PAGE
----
“Take Felix with you,” said Lothario: “the little ones will cheer each other. You must be upon the road to-morrow morning early; my sister’s coach, in which my people travelled hither, is still here: I will give you horses half the way; the rest you post. A prosperous journey to you! Make many compliments from me, when you arrive; tell my sister I shall soon be back, and that she must prepare for guests. Our granduncle’s friend, the Marchese Cipriani, is on his way to visit us: he hoped to find the old man still in life; they meant to entertain each other with their common love of art, and the recollection of their early intimacy. The marchese, much younger than my uncle, owed to him the greater part of his accomplishments. We must exert all our endeavors to fill up in some measure the void which is awaiting him; and a larger party is the readiest means.”
Lothario went with the abbé to his chamber; Jarno had ridden off before; Wilhelm hastened to his room. There was none to whom he could unbosom his distress; none by whose assistance he could turn aside the project, which he viewed with so much fear. The little servant came, requesting him to pack: they were to put the luggage on to-night, meaning to set out by daybreak. Wilhelm knew not what to do; at length he cried: “Well, I shall leave this house at any rate; on the road I may consider what is to be done; at all events I will halt in the middle of my journey; I can send a message hither, I can write what I recoil from saying; then let come of it what will.” In spite of this resolution, he spent a sleepless night: a look on Felix resting so serenely was the only thing that gave him any solace. “O! who knows,” cried he, “what trials are before me; who knows how sharply bygone errors will yet punish me; how often good and reasonable projects for the future shall miscarry! But this treasure, which I call my own, continue it to me, thou exorable or inexorable Fate! Were it possible that this best part of myself were taken from me, that this heart could be torn from my heart, then farewell sense and understanding; farewell all care and foresight; vanish thou tendency to perseverance! All that distinguishes us from the beasts, pass away! And if it is not lawful for a man to end his heavy days by the act of his own hand, may speedy madness banish consciousness, before Death, which destroys it forever, shall bring on his own long night.”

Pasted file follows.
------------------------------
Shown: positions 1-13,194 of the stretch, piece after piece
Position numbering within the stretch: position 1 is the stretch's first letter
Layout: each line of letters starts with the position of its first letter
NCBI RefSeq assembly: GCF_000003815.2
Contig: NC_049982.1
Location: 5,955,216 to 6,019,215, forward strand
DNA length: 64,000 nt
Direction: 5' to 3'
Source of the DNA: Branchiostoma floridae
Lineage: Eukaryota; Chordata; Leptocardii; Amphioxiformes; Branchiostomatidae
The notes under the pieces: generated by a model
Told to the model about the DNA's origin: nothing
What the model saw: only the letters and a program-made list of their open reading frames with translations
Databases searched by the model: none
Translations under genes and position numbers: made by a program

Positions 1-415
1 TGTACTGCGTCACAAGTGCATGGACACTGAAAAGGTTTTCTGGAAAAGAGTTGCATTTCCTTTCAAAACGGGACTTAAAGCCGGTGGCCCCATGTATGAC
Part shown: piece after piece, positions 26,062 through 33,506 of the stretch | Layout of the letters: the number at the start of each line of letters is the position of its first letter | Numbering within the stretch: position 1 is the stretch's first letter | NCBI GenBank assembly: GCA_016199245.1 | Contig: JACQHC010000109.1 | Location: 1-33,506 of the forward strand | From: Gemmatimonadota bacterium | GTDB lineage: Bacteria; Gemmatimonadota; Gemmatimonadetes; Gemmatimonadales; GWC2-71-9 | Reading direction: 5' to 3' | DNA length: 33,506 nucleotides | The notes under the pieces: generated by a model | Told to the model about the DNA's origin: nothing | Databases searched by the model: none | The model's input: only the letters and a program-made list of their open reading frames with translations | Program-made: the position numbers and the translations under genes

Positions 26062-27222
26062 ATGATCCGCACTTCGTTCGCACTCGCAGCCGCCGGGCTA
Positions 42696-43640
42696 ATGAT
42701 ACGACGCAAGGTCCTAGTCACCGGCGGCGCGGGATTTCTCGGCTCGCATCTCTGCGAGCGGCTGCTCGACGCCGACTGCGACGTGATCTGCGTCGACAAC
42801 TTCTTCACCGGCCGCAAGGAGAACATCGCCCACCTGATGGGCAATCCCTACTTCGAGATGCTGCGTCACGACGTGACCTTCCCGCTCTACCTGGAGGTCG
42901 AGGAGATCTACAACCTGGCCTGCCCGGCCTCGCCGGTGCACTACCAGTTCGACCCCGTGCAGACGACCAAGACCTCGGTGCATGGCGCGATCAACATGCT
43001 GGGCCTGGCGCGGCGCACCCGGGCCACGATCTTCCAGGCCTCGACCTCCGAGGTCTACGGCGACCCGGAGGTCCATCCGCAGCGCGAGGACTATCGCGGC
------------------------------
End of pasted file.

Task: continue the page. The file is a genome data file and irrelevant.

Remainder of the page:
He seized the boy in his arms, kissed him, clasped him and wetted him with plenteous tears.
The child awoke: his clear eye, his friendly look, touched his father to the inmost heart. “What a scene awaits me,” cried he, “when I shall present thee to the beautiful unhappy countess, when she shall press thee to her bosom, which thy father has so deeply injured! Ought I not to fear that she will push thee from her with a cry, when the touch of thee renews her real or fancied pain!” The coachman did not leave him time for further thought or hesitation; but forced him into the carriage before day. Wilhelm wrapped his Felix well; the morning was cold but clear; the child, for the first time in his life, saw the sun rise. His astonishment at the first fiery glance of the luminary, at the growing power of the light; his pleasure and his strange remarks rejoiced the father, and afforded him a glimpse into the heart of the boy, before which, as over a clear and silent sea, the sun was mounting and hovering.